A mouthful of dry chocolate cookie followed by the slogan “Got Milk?” is nowhere near the power of “Got Trust?” Trust can be harder than steel but more fragile than glass. While trust can grow slowly to the point where people have even given their lives because of their trust in others, a single event or conversation can destroy sizable chunks of our trust in another.
A high level of performance from any company or organization requires its members to trust each other. The church is no exception. Without trust, at best, relationships will limp along. Without trust, solidarity is problematic. Without trust, leadership is hamstrung. To build trust takes a steady stream of positive evidence suggesting that someone is trustworthy.
When your name is mentioned, how would others respond to the question, “do you trust ’em?” Each of us can ask ourselves, “What reasons am I giving for others to trust me? Might I be undermining their trust in me?”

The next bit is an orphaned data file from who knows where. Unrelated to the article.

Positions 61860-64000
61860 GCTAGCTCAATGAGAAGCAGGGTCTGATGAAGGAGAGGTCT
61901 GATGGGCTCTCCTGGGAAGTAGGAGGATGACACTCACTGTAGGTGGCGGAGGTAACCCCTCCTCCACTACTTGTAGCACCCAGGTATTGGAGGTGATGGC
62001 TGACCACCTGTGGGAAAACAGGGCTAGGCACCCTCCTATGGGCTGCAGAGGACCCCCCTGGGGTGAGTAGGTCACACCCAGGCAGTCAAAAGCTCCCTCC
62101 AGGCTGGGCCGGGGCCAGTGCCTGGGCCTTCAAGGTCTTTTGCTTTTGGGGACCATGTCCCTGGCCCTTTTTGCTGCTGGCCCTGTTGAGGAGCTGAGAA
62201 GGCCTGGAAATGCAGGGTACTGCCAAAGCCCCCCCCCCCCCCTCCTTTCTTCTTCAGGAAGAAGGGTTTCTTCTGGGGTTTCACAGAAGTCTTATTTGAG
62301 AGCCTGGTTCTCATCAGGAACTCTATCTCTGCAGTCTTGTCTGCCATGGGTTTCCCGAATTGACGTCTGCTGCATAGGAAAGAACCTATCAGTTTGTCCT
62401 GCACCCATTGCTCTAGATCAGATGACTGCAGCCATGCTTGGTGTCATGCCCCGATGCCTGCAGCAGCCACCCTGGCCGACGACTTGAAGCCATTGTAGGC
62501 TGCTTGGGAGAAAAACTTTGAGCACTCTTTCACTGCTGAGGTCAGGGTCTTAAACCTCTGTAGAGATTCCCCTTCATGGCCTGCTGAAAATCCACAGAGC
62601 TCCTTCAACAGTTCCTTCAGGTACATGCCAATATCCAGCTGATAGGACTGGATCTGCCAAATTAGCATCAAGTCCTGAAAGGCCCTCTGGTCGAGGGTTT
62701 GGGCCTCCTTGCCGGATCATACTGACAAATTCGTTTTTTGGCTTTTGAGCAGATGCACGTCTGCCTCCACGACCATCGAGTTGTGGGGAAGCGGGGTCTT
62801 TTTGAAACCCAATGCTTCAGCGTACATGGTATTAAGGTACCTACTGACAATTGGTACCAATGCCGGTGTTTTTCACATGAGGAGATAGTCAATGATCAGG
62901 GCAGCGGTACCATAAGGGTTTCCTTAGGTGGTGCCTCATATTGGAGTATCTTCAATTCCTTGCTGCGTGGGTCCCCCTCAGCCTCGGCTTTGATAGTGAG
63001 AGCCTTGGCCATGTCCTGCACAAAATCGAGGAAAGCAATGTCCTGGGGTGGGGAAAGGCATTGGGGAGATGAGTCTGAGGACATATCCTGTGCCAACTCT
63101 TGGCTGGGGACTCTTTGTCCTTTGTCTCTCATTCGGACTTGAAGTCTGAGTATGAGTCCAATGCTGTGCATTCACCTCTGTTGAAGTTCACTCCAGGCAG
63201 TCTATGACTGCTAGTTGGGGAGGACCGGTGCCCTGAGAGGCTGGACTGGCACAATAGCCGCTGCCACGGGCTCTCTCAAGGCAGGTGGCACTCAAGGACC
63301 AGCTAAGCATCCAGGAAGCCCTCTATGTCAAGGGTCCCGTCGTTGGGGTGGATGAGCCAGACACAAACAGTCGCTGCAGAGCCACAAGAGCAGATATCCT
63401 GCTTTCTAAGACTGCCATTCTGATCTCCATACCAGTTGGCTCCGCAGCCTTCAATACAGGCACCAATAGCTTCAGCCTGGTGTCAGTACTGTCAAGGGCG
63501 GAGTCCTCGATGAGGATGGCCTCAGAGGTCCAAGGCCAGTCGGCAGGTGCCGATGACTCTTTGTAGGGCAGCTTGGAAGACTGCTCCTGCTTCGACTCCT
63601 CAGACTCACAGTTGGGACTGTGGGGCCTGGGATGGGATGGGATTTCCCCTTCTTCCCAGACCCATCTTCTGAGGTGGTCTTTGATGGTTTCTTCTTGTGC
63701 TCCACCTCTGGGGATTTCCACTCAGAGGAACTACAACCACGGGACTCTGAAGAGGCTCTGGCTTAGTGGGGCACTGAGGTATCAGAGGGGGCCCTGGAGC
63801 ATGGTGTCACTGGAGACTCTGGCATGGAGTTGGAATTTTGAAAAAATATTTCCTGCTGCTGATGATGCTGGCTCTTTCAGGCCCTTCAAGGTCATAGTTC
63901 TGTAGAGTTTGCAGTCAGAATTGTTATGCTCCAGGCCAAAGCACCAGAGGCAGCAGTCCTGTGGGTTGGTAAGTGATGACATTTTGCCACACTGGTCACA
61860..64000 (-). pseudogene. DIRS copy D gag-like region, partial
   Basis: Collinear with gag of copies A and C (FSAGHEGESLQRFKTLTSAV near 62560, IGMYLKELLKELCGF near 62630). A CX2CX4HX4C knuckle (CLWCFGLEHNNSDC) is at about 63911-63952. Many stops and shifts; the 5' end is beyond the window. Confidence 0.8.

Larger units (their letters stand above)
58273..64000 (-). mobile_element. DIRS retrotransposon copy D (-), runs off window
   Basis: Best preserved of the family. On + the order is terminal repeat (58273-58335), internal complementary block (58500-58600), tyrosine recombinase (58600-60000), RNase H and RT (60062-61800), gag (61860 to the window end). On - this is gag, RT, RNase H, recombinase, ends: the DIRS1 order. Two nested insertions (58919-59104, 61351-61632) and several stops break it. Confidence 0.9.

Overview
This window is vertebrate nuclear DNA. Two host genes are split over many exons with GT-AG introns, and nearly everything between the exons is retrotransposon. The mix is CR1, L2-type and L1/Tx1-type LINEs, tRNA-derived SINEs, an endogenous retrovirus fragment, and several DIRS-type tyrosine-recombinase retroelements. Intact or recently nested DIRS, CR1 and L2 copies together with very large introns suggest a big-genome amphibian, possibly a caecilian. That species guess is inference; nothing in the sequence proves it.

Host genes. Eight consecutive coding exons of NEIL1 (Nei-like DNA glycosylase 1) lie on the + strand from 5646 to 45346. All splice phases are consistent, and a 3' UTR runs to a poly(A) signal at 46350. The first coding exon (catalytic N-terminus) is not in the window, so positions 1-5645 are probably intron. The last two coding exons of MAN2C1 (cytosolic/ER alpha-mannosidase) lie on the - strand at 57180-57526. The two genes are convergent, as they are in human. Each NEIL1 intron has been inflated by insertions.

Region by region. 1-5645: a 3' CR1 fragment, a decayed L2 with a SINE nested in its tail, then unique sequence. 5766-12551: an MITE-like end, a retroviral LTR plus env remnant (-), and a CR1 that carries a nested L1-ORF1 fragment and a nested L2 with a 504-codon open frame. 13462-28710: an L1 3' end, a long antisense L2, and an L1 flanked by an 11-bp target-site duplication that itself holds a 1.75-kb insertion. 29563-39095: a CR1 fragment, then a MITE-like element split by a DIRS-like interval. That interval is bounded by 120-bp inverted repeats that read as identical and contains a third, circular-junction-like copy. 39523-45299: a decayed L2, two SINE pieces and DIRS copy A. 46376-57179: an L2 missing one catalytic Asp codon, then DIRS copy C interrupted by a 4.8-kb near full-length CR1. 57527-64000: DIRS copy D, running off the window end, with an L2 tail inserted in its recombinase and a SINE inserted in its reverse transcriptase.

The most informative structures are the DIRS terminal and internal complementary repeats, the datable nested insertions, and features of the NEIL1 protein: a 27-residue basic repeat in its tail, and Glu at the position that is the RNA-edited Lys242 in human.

? A gossip reveals a secret, but a trustworthy man conceals the matter (Proverbs 11:13).
? Forthrightness and honesty build trust. Hidden agendas or deception destroy trust. The funny thing about hidden agendas is they are not so hidden. Many people are astute enough to pick up on patterns of behavior.
? Reliability creates trust. The failure of others to fulfill their promises or responsibilities erodes our confidence in them.
? Integrity, especially in the face of adversity, strengthens trust. Conforming to the situation like a chameleon reveals the weakness of duplicity.
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